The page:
Naturalist John Muir once said, “when we try to pick out anything by itself, we find it hitched to everything else in the Universe”.
As the Executive Director of the UN Office on Drugs and Crime (UNODC), I see Muir’s sentence as offering a deep insight into how transnational crimes are “hitched” together.
Transnational crimes are closely connected. Illicit drugs are smuggled by groups who may also traffic in guns, contraband, wildlife and people, with corruption as the enabler of all these activities. A devastated woman coerced to work in the sex trade may have been trafficked or smuggled long distances before being held captive. And there are many other examples.
Take almost any transnational crime and it is not practiced in isolation; instead, it forms part of a portfolio of criminality driven by greed. Perhaps the closest analogy is a large, spreading root system with a single giant taproot—profit. After all, nothing is ever undertaken by criminals, if it is not profitable.
Equally importantly, we have to recognize that criminals are creative and adaptive. Illicit drugs offer a worrying example. In recent years, we have seen smuggling via so-called mules on passenger flights, in cargo holds, fast boats and even submarines.
Each time, the criminals are challenged by law enforcement their modus operandi adapts in terms of route, of transport, of personnel. If we accept the underlying premise of interconnectedness and sophisticated adaptation, then we must also keep changing the way we tackle crime. But in moving forward, we need to take ideas from the developments around us. One such concept is the Internet of things.
Put simply, this idea envisages the networking of all devices, systems and services, including buildings, cars, and other products, to the Internet. If you are stuck on the train, as an example, and likely to be late for an important meeting, your mobile phone can send emails ahead to those attending.
The thinking behind these improvements is that the communication of information can lead to radical and beneficial adjustments saving time and badly needed resources. Such connectivity can aid law enforcement by allowing immediate transfers of information about criminals and their behavior, but the Internet of things also contains the seeds for how we can link activities to confront crime.
What needs to be done in the future is to bring together every aspect of the global effort to disrupt transnational organized crime. This means intelligent connectivity linking organizations, regions, and actions into a single harmonious system devoted to countering every aspect of transnational organized crime.
Increased connectivity would lead to greater sharing of information, joint operations and mutual legal assistance based on the UN Convention against Transnational Organized Crime. All of this to be undertaken in real time. Organizations such as INTERPOL, EUROPOL, and a host of other organizations including at the local level, are already carrying out tremendous work to ensure that the criminals do not evade justice.
Despite this, there is a need to go even further. The UN Office on Drugs and Crime is playing its part.
Our “Networking the Networks” initiative is connecting organizations, including INTERPOL, World Customs Organization, regional police organizations and law enforcement centers, the OSCE and others. By doing so, we are promoting the exchange of information and intelligence, and supporting multilateral operations against the criminal networks.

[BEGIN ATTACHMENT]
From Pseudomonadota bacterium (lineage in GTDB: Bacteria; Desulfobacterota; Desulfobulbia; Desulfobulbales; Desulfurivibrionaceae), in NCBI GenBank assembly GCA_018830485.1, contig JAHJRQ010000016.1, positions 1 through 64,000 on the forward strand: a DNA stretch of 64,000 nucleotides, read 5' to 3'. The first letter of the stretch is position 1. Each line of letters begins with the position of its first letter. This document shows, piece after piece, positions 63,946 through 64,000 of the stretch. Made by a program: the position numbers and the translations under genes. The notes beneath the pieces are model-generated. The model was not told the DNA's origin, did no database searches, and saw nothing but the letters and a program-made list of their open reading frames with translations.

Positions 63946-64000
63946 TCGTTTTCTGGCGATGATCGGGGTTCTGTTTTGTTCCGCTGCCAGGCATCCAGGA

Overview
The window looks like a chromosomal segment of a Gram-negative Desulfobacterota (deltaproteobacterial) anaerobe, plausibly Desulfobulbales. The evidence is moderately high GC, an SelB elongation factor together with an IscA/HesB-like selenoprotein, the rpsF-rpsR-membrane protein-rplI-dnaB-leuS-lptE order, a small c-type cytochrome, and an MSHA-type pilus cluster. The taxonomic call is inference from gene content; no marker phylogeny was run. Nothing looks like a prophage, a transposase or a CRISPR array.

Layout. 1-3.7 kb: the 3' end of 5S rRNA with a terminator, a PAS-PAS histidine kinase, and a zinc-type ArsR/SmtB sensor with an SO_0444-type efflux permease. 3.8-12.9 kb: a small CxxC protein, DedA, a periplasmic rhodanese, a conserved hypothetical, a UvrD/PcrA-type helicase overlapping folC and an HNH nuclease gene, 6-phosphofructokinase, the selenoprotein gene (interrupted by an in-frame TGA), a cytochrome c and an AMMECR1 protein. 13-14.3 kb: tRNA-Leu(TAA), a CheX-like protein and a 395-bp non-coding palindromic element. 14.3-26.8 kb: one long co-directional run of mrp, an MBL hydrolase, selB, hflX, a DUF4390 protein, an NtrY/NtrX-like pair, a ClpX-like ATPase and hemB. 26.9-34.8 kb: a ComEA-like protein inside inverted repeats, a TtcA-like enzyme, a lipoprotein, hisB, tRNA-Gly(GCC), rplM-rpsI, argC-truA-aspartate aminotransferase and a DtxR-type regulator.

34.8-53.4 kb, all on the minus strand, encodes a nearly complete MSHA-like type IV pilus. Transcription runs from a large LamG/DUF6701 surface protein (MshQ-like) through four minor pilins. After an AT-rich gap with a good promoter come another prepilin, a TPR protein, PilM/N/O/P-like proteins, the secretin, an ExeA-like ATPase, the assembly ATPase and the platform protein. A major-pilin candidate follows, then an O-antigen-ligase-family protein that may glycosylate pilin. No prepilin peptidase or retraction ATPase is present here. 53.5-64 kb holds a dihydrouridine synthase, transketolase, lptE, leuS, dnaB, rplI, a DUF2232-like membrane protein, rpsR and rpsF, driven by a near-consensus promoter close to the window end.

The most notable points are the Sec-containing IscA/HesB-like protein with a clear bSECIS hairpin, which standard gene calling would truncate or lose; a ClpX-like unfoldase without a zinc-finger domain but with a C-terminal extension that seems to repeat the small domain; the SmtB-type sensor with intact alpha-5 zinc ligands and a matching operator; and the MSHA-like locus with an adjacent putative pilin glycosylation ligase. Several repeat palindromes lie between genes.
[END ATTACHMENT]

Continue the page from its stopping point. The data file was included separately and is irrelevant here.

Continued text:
We recently launched the Global Programme on Building Effective Networks Against Transnational Organized Crime to build on this work and it is proving a considerable success. UNODC is also taking this approach further by ensuring its new generation of regional programmes have connectivity at their heart and are bound to the sustainable development agenda adopted last year.
Next week, I will be in Nairobi to launch the new East African Regional Programme, which recognizes that transnational crimes are not separate endeavors, but a swirling mass of entwined activities, countries and groups. Operating over the next four years, the programme will enhance the rule of law and human security across the Eastern Africa region, through activities tailored to combat existing challenges and address emerging threats.
Eastern Africa is a place where many criminal activities meet. People are trafficked, heroin is transited, and Ivory smuggled to various overseas markets. Many of these markets are bound together and they allow criminals to exploit some fragile states in the region with criminal networks overlapping with terrorist cells, pirate groups and drug trafficking organizations.
Our work against these activities needs to reflect this. My vision for the future of global law enforcement involves connected activities where information sharing and operations occur at every level: local, regional and global to prevent the criminals from escaping arrest.
To paraphrase the novelist Herman Melville we are all connected by a thousand threads and our actions return to us as effects.
We need to tie these threads together, if we are to have any chance of turning our decisive actions into deliverable effects against the criminals. The Internet of things offers many insights; we need to start learning to adapt quickly.
Yury Fedotov, Executive Director, UN Office on Drugs and Crime.